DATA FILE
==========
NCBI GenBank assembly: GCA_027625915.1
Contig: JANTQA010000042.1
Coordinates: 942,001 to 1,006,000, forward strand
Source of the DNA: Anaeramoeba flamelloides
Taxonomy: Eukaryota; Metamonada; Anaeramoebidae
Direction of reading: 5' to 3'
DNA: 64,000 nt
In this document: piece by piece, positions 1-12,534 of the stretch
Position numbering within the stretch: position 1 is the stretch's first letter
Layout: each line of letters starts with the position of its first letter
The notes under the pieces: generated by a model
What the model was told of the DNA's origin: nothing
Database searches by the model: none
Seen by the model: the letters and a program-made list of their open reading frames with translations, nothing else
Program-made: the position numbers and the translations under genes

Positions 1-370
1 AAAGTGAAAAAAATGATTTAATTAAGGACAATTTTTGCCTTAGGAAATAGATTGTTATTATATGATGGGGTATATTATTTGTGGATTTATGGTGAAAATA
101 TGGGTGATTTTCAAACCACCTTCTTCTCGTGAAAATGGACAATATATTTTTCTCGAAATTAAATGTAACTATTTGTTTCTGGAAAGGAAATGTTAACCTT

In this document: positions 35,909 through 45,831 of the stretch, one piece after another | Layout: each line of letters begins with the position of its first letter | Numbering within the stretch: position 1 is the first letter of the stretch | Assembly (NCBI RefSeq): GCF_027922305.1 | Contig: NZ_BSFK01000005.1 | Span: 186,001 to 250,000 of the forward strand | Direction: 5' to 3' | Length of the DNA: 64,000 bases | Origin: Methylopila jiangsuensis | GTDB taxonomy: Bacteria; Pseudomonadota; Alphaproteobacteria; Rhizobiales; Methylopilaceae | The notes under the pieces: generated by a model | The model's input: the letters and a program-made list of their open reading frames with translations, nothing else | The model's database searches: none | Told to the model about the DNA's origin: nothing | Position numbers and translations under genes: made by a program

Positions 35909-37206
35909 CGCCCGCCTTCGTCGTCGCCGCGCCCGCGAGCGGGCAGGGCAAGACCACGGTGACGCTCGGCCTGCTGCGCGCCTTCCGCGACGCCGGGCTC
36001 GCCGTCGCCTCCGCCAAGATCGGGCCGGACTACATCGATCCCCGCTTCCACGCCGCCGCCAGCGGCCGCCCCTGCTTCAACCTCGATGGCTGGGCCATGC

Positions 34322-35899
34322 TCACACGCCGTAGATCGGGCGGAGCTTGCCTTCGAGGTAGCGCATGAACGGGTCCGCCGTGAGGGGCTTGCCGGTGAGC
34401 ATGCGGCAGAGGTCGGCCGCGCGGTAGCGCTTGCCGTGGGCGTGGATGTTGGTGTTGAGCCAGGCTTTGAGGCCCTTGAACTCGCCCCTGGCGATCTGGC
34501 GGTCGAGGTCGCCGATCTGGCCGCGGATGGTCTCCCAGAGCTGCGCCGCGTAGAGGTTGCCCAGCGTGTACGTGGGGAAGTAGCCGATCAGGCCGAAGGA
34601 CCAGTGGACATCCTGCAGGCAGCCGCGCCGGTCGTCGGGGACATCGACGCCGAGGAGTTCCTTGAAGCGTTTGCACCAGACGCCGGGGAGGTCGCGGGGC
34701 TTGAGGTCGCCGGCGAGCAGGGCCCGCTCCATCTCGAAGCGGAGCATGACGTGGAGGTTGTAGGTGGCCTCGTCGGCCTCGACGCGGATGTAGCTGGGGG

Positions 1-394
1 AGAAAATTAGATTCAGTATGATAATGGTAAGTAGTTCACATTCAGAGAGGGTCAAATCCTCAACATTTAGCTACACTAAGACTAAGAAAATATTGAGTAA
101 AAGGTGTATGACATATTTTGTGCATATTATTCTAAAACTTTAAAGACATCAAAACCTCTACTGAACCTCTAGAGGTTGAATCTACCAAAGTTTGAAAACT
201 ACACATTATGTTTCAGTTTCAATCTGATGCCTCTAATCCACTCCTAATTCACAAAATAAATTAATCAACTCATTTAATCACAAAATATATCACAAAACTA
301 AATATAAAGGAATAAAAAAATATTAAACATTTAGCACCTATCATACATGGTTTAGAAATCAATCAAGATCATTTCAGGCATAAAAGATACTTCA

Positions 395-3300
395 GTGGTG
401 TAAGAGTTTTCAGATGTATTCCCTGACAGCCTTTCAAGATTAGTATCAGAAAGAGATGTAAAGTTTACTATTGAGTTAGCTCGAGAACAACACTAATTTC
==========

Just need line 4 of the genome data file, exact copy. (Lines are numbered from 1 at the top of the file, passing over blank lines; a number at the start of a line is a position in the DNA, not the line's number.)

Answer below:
Source of the DNA: Anaeramoeba flamelloides